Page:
Saints and Sinners and Sufferers on a Basketball Court
I was young and eager to help, and foolish.
I signed up to join a small team of Christian men to serve at a men’s shelter in the Bronx because I thought that I could offer something. It was the early 1990s and my twenty-something heart hungered to care for guys who had a difficult life, had struggled with addiction, or been to jail.
So when our group walked to the shelter from the subway, I anticipated conversations where I would offer my caring encouragement, teach these guys about the Bible, help them get on with their life. Wow, I was wrong.
We spent the afternoon playing basketball, eating bologna sandwiches at a picnic table, and swapping stories. Mostly, I spent an afternoon being reshaped by guys twice my age and five times my life-experience. Their faith was far more real than anything I had experienced.
I don’t know if they pitied my pathetic attempts at paternalism or were offended by it, but they showed me more kindness than I deserved.
I learned something important that day that has stuck with me for the past three decades. It has shaped the way that I view ministry and relate to people. I could not have said it clearly back then, but I felt it in a visceral way.
All of us are sinners and sufferers. All of us.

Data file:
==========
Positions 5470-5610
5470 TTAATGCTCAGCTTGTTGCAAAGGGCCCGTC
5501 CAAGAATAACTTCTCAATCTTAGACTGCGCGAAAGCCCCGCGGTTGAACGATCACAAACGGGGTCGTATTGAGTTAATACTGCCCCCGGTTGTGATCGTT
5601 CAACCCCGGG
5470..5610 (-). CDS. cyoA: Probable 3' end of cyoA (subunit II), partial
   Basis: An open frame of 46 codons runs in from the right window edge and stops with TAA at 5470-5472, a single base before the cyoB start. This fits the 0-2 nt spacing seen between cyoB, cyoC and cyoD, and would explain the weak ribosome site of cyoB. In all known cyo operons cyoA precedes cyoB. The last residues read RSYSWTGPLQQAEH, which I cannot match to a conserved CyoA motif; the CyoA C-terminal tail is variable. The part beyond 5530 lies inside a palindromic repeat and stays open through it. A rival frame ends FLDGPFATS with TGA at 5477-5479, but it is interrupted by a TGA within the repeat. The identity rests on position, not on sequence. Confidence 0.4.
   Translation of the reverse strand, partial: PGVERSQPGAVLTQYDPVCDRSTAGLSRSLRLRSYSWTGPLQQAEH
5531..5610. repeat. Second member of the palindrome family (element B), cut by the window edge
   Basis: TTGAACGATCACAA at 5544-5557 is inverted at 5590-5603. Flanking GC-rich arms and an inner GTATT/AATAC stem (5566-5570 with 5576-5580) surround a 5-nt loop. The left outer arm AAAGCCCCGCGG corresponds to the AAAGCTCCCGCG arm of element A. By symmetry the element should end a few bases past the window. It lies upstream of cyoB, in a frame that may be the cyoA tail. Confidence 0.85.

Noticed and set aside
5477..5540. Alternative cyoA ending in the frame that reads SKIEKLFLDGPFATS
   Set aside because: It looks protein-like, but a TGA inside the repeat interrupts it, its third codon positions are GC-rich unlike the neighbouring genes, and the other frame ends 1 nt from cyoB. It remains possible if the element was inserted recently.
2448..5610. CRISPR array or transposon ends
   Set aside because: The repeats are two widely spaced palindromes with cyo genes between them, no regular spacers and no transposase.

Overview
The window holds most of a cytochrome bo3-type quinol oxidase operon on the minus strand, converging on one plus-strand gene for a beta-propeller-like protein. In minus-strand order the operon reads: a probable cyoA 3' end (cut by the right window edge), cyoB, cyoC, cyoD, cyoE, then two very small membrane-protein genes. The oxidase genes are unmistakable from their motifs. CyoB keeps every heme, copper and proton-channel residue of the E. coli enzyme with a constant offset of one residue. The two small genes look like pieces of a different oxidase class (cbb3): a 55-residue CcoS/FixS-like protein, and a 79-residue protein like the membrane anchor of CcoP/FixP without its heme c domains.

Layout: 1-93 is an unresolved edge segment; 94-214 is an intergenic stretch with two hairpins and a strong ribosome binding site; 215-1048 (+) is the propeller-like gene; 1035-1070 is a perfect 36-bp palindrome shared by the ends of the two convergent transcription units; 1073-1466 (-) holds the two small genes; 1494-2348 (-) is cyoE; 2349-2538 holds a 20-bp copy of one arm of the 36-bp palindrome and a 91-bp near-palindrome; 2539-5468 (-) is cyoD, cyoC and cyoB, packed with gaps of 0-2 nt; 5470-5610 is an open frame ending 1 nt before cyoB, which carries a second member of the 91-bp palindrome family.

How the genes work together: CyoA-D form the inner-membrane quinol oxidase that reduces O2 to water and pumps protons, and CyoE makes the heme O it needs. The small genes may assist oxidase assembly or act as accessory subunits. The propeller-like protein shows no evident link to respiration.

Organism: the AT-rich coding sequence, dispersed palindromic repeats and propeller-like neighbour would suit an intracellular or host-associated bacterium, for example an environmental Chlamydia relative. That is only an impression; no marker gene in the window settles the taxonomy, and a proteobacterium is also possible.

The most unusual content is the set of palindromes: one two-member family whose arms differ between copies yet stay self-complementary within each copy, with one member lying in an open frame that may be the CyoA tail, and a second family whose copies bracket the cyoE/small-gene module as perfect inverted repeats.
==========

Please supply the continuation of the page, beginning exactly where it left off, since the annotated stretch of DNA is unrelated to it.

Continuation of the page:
My foolish heart acted as if I was better than these men somehow, but God taught me his grace and wisdom through those guys on the basketball court.
Paul writes in Romans 7:18-19 (NIV), “For I know that good itself does not dwell in me, that is, in my sinful nature. For I have the desire to do what is good, but I cannot carry it out. For I do not do the good I want to do, but the evil I do not want to do—this I keep on doing.”
My loftiest goals are not enough to sustain righteous living. Even when I desire to do good, Paul writes, I mix those desires with actions of selfishness, or pride, or judgement, or independence, or idolatry, or neglect. The deeper that Paul understands the gospel, the deeper he sees his own evil at work. We live in a world swirling with brokenness and evil. That ongoing brokenness not only affects us in forms of suffering, but we also contribute to it with our own sinful thoughts, words, and deeds.
And the better part of Paul’s gospel message is that all Christians are also saints. He continues, in 7:25-8:1, “Thanks be to God, who delivers me through Jesus Christ our Lord!... Therefore, there is now no condemnation for those who are in Christ Jesus.” The impossibly wretched man is now free. Not condemned, but fully redeemed. Agents of the new world. Set apart for his glory.
Those basketball saints showed me their redeemed beauty, hidden from the world that had declared them less successful (cf 1 Corinthians 1:26-31). I was helped by those men far more than I helped them.
Saints still suffer and sin, and so we move in the world with humility and hope. I was humbled then, and still am humbled as I sit in hospital rooms or subways or sidewalks. Who am I to receive God’s grace? My twenty-something self acted as if I was somehow better, but the gospel tells me that we all are poor in spirit.
Now, whenever I sign up to help a Hope for New York affiliate, I think about the lessons that God has for me to learn as I share His love with people that He already loves.
Andrew (Drew) Field is the Executive Pastor of Redeemer West Side.